It’s raining men. Or at least that’s what it felt like as an unseasonably wet late spring and early summer brought a surge in the percentage of males in the School of Nursing’s student cohort.
There are 16 men out of 122 enrolled in the Summer 2013 Accelerated Bachelor’s to MSN class, or 13 percent of the cohort, highest in school history and far above the national percentage of working nurses who are male.
“It’s good for students and for the school,” says Nancy Griffin, Associate Dean for Enrollment Management and Student Affairs, of a 13-month class remarkable for other demographics as well, like average age (28), states represented (29), countries represented (four), percentage holding a graduate degree (14), and percentage reporting a race or ethnicity other than white (31). “Of course we hope that one day soon this won’t be seen as news at all but just the way it’s supposed to be.”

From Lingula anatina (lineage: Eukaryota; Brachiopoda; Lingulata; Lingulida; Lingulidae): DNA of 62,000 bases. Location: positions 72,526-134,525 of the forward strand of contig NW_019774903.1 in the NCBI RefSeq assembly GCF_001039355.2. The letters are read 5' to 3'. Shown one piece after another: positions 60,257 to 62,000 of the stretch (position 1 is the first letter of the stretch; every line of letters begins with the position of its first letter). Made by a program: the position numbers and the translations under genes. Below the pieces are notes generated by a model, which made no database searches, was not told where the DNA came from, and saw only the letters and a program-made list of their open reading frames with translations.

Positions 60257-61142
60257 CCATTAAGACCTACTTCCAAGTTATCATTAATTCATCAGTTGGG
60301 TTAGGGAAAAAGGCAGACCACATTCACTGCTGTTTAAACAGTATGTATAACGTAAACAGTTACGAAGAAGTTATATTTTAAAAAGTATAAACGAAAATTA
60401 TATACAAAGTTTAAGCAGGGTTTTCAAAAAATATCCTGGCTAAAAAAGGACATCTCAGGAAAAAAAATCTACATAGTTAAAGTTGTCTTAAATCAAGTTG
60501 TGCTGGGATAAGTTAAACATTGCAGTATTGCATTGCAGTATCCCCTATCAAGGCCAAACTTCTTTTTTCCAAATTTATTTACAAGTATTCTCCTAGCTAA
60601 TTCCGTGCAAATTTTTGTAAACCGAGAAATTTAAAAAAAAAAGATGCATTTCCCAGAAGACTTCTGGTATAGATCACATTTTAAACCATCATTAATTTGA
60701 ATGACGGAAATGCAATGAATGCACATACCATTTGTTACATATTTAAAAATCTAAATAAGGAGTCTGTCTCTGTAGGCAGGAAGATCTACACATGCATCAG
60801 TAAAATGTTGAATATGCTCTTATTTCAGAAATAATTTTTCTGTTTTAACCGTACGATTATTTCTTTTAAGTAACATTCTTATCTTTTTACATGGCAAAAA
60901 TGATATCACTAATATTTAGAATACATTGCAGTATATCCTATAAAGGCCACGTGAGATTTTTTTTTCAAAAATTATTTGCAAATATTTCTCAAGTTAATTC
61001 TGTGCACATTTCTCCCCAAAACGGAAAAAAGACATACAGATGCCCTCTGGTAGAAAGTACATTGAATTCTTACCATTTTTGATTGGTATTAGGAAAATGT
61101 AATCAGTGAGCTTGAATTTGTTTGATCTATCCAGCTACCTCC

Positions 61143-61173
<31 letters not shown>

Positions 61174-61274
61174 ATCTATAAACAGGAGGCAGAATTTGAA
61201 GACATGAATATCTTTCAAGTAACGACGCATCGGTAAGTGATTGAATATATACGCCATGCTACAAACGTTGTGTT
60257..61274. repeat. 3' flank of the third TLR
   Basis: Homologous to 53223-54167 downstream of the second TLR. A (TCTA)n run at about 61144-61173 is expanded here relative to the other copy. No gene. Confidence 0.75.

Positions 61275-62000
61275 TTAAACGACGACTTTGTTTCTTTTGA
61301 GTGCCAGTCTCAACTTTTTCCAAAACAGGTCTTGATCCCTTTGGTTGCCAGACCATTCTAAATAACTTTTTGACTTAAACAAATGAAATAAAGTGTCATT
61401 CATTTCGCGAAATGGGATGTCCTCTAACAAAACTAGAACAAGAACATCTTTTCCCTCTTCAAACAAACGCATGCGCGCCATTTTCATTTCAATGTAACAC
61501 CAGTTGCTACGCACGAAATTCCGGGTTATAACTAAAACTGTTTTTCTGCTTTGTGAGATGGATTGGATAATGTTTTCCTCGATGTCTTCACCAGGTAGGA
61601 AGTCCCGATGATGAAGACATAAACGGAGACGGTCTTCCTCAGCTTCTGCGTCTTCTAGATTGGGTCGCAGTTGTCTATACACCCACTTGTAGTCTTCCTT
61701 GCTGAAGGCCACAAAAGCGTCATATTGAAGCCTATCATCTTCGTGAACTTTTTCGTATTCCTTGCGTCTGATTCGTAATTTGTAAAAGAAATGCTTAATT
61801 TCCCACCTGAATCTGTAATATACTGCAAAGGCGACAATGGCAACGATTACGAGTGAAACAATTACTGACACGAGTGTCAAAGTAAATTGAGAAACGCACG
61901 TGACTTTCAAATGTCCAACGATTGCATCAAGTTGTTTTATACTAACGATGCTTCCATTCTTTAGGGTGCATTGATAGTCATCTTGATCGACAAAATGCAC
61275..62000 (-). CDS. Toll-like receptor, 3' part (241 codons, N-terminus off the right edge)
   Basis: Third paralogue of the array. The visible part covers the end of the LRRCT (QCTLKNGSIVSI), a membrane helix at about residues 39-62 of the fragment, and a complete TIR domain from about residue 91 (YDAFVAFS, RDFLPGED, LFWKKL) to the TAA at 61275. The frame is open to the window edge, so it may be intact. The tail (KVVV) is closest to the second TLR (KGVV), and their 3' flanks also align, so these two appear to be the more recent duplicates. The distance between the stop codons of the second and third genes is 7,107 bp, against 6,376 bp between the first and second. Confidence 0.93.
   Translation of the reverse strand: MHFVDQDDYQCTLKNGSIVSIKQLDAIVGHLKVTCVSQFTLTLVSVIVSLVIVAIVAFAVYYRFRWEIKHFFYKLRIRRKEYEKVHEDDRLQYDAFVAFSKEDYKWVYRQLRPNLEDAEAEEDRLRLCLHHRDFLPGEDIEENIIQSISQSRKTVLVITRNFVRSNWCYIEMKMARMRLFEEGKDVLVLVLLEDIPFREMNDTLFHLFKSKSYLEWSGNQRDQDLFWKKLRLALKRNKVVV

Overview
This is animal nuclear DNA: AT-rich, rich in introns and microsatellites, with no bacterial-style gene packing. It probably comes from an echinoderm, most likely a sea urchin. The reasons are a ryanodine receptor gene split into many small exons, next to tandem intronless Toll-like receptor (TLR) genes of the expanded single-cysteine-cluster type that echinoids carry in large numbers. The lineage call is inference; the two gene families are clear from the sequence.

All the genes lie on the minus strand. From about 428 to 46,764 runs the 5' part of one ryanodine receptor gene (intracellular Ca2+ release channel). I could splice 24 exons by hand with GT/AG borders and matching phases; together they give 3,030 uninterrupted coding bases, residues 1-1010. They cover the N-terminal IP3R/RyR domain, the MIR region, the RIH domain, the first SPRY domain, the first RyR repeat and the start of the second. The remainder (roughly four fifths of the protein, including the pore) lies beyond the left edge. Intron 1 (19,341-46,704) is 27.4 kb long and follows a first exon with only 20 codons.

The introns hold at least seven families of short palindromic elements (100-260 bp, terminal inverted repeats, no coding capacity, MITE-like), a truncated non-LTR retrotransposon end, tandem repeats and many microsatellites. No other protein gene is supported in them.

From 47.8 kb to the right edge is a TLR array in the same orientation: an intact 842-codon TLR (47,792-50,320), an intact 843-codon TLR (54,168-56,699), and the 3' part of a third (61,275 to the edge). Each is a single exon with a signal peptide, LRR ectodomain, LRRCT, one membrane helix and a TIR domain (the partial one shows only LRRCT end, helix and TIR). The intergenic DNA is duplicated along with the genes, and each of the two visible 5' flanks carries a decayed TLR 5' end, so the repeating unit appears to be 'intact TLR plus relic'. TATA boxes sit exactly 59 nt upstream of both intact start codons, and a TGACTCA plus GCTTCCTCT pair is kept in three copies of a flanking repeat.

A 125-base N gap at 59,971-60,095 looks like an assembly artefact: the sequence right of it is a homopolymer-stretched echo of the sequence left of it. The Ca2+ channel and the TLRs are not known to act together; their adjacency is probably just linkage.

The numbers reverse a trend for the School of Nursing which, since 2010, had welcomed summer male cohorts of 9 percent, 7 percent (2011), and 5 percent (2012).
Nationally, only 9 percent of working nurses are male, according to the U.S. Census Bureau.